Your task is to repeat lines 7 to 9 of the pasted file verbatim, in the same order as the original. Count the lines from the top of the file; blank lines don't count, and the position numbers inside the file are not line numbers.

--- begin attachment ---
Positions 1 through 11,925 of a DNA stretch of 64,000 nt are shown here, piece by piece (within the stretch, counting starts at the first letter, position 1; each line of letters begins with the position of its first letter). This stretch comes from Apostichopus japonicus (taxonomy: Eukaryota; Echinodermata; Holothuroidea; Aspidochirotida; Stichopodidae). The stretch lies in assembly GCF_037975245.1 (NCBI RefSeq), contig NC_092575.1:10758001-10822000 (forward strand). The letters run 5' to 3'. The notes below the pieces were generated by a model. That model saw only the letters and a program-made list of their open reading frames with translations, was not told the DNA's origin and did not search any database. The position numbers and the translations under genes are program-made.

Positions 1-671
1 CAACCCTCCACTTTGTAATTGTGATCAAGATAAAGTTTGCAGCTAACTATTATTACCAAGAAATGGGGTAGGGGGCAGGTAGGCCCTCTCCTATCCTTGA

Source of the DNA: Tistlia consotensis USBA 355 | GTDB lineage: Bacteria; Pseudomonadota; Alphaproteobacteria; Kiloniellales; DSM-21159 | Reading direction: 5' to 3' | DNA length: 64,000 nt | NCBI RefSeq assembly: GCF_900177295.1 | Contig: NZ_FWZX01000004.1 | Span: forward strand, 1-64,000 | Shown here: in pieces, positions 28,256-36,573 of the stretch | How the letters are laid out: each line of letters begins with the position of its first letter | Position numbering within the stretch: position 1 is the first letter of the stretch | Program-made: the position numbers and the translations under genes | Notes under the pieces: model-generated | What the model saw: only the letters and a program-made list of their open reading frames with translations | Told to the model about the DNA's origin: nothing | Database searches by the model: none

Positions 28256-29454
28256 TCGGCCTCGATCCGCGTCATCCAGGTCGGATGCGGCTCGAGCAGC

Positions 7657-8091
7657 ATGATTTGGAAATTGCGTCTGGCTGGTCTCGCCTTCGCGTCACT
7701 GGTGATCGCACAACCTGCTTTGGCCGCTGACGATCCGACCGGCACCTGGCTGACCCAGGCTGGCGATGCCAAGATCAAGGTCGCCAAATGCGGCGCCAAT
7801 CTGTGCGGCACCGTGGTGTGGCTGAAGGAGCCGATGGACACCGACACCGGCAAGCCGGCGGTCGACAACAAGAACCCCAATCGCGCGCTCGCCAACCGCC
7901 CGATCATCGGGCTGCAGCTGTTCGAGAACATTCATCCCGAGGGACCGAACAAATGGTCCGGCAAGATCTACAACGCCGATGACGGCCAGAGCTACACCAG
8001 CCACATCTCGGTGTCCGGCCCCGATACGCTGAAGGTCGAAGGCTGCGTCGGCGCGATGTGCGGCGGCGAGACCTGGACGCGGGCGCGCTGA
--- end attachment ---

Positions 7657-8091
7657 ATGATTTGGAAATTGCGTCTGGCTGGTCTCGCCTTCGCGTCACT
7701 GGTGATCGCACAACCTGCTTTGGCCGCTGACGATCCGACCGGCACCTGGCTGACCCAGGCTGGCGATGCCAAGATCAAGGTCGCCAAATGCGGCGCCAAT